As we settle down from the excitement provided by one of the most exhilarating weekends of football in recent history, a look ahead at Conference Championship Weekend reveals two rematches from earlier this season. The AFC Championship sees the Cincinnati Bengals at the Kansas City Chiefs in a Week 17 rematch, while the NFC Championship Game sees bitter NFC West rivals complete a trilogy as the San Francisco 49ers take on the Los Angeles Rams. The first tape teams and coaching staffs watch will be from their head-to-head matchups as they look at players, schemes, and plays that provide information ahead of this weekend.
Kansas City Chiefs vs Cincinnati Bengals
The first bout between the AFC’s top two teams saw arguably the best game any wide receiver had this season as rookie sensation Ja’Marr Chase racked up 11 receptions for 266 yards and three touchdowns. With the second-most receiving yards and touchdowns in a season for any rookie wideout in history, Chase’s dominance extends beyond being a product of his chemistry with quarterback Joe Burrow. His connection with his college teammate, especially evident on back shoulder fades when he is lined up as the boundary X, is bolstered by a laundry list of technical and physical talents. His excellent quickness off the ball, detail and nuance when running routes, short area burst to separate from defenders, ability to make contested catches, explosive speed, and dynamic run-after-catch ability have all contributed greatly to his success.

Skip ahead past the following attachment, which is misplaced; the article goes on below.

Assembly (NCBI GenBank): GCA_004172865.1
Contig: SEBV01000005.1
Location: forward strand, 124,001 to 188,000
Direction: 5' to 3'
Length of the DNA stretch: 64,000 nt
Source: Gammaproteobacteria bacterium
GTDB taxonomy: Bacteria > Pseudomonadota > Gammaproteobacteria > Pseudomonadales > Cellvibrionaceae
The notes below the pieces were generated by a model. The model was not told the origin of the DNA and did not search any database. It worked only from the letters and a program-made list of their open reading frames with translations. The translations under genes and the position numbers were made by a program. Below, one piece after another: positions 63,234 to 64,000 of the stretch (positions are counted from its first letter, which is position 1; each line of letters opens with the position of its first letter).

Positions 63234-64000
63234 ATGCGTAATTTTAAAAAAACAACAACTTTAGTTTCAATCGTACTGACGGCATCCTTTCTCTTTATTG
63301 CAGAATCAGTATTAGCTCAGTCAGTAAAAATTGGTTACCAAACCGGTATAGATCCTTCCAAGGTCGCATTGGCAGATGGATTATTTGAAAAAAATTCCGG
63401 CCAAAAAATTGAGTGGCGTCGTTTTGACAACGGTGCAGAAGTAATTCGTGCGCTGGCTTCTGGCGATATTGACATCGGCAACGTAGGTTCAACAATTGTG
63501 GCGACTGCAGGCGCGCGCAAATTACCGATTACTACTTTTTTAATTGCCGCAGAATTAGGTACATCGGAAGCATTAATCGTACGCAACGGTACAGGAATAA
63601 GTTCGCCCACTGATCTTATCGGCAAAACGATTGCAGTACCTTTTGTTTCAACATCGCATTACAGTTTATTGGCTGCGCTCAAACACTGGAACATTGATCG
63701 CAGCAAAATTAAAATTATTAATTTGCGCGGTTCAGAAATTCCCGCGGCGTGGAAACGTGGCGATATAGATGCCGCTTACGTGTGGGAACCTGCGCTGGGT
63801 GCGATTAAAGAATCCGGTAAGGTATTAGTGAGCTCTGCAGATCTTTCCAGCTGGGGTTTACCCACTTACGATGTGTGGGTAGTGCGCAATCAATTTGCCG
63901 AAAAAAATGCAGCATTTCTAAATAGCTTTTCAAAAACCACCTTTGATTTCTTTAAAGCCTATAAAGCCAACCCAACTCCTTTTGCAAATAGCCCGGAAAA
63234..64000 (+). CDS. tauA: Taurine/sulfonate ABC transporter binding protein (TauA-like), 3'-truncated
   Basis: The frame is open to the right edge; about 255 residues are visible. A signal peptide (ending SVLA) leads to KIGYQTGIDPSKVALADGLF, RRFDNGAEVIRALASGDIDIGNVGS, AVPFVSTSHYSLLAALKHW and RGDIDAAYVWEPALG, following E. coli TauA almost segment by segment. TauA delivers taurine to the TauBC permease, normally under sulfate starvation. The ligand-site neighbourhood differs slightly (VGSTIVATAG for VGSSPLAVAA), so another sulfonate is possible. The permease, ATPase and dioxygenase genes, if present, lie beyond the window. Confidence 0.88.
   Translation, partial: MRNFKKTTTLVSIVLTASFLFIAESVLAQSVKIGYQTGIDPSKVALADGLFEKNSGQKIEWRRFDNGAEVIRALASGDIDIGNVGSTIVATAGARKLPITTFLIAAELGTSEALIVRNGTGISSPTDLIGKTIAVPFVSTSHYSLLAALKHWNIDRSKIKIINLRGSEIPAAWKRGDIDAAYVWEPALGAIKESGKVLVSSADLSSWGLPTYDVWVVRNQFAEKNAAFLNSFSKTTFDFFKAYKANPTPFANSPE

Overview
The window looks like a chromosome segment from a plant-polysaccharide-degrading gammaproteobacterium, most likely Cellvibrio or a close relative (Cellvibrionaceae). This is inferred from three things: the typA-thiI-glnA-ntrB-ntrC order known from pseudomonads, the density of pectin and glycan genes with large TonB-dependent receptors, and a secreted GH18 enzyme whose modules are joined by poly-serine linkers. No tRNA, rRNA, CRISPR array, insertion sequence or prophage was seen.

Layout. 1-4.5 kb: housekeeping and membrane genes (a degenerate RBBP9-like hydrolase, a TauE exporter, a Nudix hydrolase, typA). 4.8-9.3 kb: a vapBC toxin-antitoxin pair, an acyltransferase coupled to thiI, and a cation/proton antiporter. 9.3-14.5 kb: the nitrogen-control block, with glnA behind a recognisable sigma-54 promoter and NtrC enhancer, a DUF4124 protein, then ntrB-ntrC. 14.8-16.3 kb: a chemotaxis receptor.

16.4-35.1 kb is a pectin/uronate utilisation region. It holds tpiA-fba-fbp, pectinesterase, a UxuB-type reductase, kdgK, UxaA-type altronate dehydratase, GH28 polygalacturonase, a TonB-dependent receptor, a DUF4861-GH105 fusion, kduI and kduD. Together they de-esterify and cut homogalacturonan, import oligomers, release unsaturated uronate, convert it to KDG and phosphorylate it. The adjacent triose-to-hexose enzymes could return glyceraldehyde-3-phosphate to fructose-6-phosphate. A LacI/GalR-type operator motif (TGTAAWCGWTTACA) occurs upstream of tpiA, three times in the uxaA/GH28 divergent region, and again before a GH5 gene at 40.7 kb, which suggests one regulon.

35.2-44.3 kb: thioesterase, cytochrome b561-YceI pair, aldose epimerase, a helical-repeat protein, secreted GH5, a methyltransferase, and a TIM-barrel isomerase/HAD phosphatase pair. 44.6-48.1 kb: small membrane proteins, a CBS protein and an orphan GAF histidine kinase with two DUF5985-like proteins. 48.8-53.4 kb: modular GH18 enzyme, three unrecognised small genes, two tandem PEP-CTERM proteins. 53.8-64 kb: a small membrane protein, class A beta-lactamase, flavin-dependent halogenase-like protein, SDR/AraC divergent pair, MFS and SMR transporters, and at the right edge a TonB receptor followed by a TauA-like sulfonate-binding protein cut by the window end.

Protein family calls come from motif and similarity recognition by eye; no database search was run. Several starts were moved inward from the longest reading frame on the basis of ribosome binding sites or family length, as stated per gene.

In Week 17, Burrow was aggressive throwing one-on-ones to the outside and gave his receivers chances to make plays. Chase had success against Chiefs cornerback Charvarius Ward, and was able to consistently win outside and beat him on back shoulder throws. His touchdowns came from 72, 69, and 18 yards out. The two deep scores came on the same play concept with Chase and fellow receiver Tyler Boyd flipping locations and responsibilities. On his 72-yard score, Chase ran an out route from the slot while Boyd motioned across the formation outside of Chase and ran vertically. He made a great move to evade Chiefs linebacker Nick Bolton and showed off his acceleration as he raced to the end zone. On his 69-yard touchdown, Boyd once again motioned across the formation but this time he ran the out route from the slot. Chase took the outside vertical route and raced down the left sideline after making the catch.
Back shoulder fades to Chase consistently provided the Bengals a way to advance the ball. His 18-yard touchdown came out of 11 personnel in a 3×1 formation as he lined up as the boundary X receiver. The Chiefs out of nickel responded to Joe Mixon shifting from the boundary slot into the backfield with zone to the field with 4 over 3 and man lock to the boundary, with Ward in press man on Chase. He was able to beat him and haul in a great ball by Burrow, showing good body control to keep his feet in bounds. On the game-winning field goal drive, Chase was able to beat Ward on a one-on-one fade route for 35 yards as he again lined up as the boundary X receiver.
The Chiefs featured Cover Two as a foundational coverage against the Bengals, especially out of dime and they used a lot of disguise and late movement to get to it. Burrow had a lot of success against Kansas City’s man coverage (Cover One, Cover Two Man and Cover Zero), completing 13 of 19 passes for 186 yards and a touchdown. Vertical routes outside the numbers were a major part of his success, and a big reason the Bengals were able to win the game.